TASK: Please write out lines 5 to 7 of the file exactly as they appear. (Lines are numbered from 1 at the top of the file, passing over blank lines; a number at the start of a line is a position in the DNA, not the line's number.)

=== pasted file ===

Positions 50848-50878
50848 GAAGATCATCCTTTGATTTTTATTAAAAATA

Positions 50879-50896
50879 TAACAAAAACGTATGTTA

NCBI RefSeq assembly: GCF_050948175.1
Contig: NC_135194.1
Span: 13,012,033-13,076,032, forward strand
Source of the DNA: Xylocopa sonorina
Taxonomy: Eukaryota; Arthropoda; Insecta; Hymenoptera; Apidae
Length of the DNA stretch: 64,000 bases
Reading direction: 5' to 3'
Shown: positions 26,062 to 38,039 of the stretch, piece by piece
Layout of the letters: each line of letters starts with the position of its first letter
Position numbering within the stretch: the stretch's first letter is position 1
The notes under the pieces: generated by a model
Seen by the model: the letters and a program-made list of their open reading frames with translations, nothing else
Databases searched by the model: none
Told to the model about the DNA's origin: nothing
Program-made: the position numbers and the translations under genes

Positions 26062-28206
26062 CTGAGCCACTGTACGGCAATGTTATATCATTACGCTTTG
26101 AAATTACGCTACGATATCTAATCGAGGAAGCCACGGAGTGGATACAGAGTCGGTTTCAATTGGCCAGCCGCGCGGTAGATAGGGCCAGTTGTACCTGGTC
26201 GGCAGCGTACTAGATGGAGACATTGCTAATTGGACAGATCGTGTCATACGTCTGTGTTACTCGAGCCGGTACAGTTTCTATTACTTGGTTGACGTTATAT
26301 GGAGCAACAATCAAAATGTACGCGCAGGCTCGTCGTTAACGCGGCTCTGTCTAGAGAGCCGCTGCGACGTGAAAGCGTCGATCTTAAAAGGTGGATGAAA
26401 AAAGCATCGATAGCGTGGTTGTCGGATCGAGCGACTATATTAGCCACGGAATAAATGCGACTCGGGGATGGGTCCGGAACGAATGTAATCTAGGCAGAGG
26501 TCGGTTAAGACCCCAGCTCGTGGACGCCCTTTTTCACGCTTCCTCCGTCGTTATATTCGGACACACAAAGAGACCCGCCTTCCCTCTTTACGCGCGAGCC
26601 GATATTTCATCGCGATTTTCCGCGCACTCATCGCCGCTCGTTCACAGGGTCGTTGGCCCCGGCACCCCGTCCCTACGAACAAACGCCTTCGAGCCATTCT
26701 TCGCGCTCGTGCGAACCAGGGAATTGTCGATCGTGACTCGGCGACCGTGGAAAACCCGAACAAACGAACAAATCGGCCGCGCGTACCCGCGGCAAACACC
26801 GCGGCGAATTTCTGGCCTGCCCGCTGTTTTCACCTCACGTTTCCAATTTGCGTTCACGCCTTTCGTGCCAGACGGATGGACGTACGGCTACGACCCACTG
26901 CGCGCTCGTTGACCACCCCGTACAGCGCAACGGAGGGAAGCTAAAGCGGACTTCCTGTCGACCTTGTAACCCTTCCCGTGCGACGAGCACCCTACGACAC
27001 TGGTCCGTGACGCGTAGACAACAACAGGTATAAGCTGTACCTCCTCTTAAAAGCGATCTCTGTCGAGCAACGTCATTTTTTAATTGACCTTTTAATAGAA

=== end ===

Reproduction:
NCBI RefSeq assembly: GCF_050948175.1
Contig: NC_135194.1
Span: 13,012,033-13,076,032, forward strand